On Nov. 5, Sanford, Fla., Chief of Police Cecil Smith backed off his threat made just last week to ban neighborhood watch volunteers from carrying guns in his beleaguered city.
Sanford’s neighborhood watch program attracted world-wide attention last year when one its participants, George Zimmerman, shot and killed 17-year-old Trayvon Martin after Zimmerman was attacked. Zimmerman pleaded self-defense and in July was acquitted of second-degree murder.
“In this program,” said the patronizing Smith last week, “it is clearly stated that you will not pursue an individual. In this new program, it clearly indicates that you will not carry a firearm when performing your duties as a neighborhood watch captain or participant.”
Jack Cashill, author of the definitive book on the Zimmerman case, “If I Had A Son,” said, “Smith apparently did not bother asking who gave the police chief authority over a voluntary neighborhood watch program.”
Smith’s earlier declaration was even more legally compromised.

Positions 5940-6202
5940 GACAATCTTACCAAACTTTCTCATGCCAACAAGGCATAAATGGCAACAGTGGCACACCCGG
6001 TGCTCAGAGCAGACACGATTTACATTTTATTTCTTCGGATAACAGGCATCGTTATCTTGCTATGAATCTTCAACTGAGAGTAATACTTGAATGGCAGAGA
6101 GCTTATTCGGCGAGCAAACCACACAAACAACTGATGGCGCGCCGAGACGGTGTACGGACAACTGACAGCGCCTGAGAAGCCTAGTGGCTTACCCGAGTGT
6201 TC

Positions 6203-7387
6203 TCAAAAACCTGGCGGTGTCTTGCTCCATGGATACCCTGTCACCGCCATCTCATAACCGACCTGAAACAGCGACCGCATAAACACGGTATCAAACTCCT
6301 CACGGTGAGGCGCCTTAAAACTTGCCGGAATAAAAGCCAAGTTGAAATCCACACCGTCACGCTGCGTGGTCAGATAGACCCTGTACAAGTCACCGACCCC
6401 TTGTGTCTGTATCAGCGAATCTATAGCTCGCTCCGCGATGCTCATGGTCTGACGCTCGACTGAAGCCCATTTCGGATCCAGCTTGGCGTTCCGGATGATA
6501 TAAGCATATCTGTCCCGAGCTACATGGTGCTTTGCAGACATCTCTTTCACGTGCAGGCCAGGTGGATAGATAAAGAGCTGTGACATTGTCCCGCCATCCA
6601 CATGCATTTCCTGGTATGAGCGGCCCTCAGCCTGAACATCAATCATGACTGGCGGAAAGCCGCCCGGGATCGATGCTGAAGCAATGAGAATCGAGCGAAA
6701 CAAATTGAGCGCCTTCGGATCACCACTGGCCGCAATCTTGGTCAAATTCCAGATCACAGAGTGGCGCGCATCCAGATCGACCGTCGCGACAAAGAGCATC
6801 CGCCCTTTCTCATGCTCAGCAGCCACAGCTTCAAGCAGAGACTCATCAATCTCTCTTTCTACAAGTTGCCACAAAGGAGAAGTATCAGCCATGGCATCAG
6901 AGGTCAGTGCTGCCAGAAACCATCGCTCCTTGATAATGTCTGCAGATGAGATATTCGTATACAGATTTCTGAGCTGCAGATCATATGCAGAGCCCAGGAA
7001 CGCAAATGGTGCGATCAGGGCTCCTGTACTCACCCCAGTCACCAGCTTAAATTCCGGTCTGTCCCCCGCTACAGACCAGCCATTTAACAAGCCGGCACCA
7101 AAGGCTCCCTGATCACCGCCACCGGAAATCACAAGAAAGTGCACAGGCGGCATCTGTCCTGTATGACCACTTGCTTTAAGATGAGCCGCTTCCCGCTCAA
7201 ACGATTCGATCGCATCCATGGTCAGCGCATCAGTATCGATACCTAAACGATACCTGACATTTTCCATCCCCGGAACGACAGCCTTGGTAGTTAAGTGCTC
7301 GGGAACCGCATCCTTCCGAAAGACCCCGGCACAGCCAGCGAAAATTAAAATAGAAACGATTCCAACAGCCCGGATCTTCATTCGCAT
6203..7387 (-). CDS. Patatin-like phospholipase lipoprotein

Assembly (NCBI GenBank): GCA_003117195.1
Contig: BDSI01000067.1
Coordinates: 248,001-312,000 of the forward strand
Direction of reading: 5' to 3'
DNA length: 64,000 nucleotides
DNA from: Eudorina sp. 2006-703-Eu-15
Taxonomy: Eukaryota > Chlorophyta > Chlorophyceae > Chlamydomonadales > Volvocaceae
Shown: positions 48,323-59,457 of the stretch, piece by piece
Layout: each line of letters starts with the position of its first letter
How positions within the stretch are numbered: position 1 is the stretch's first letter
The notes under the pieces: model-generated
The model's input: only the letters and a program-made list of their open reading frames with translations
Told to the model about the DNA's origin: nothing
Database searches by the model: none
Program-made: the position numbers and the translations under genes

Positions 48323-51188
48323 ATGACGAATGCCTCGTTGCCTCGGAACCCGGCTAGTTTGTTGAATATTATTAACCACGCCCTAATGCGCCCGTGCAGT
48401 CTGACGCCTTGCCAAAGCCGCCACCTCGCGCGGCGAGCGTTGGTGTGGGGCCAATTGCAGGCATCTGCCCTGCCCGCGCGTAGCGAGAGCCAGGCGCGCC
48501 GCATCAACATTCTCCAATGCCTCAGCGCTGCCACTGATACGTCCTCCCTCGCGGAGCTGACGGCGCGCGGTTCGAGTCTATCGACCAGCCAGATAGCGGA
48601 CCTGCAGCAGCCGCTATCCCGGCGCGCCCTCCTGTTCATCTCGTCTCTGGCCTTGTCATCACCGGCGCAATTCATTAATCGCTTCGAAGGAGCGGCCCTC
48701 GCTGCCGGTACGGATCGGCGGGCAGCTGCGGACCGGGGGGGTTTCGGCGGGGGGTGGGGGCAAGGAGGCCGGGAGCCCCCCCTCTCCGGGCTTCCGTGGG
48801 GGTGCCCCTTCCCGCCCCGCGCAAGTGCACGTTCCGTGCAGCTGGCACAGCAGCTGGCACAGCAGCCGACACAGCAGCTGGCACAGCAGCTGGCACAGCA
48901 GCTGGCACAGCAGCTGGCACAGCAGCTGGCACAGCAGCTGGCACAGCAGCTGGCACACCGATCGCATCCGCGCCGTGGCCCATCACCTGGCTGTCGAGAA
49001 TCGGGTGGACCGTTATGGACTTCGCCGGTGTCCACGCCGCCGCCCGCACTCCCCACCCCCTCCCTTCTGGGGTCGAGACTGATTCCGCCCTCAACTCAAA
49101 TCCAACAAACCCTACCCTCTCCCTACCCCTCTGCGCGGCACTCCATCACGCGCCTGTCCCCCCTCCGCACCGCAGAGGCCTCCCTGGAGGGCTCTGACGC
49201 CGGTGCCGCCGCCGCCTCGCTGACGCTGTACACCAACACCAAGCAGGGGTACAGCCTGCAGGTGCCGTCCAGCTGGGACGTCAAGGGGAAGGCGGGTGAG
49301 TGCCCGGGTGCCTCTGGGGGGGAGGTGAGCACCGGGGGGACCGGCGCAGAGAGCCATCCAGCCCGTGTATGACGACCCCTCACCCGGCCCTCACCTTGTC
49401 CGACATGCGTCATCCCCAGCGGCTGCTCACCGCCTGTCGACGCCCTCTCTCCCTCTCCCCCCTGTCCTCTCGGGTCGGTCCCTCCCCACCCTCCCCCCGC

Cashill asked, “What led Smith to believe he had the right to disarm citizens who have the legal right to concealed carry?”
More than 1.1 million citizens exercise that right in Florida alone.
At a Tuesday press conference, Smith recanted his earlier statements. Neighborhood Watch volunteers will not be banned from carrying handguns.
Smith attributed the misunderstanding to what the Orlando Sentinel calls "his own faulty language." According to the Sentinel, Smith confused the neighborhood watch program, in which Zimmerman participated, with Citizens on Patrol, a ride-along program in which Zimmerman, the alleged "wannabe cop," refused to participate.
"Smith has been chief for seven months," Cashill said. "As an African-American who got his job because community pressure forced out his white predecessor, how could he make such a fundamental mistake? The difference between the two programs was a major point in Zimmerman's trial."
Cashill said he believes someone must have taken Smith aside and explained the Constitution to him over the weekend.
"Smith no more misspoke," Cashill contended, "than Obama did when he said, 'If you like your health plan, you could keep it.'"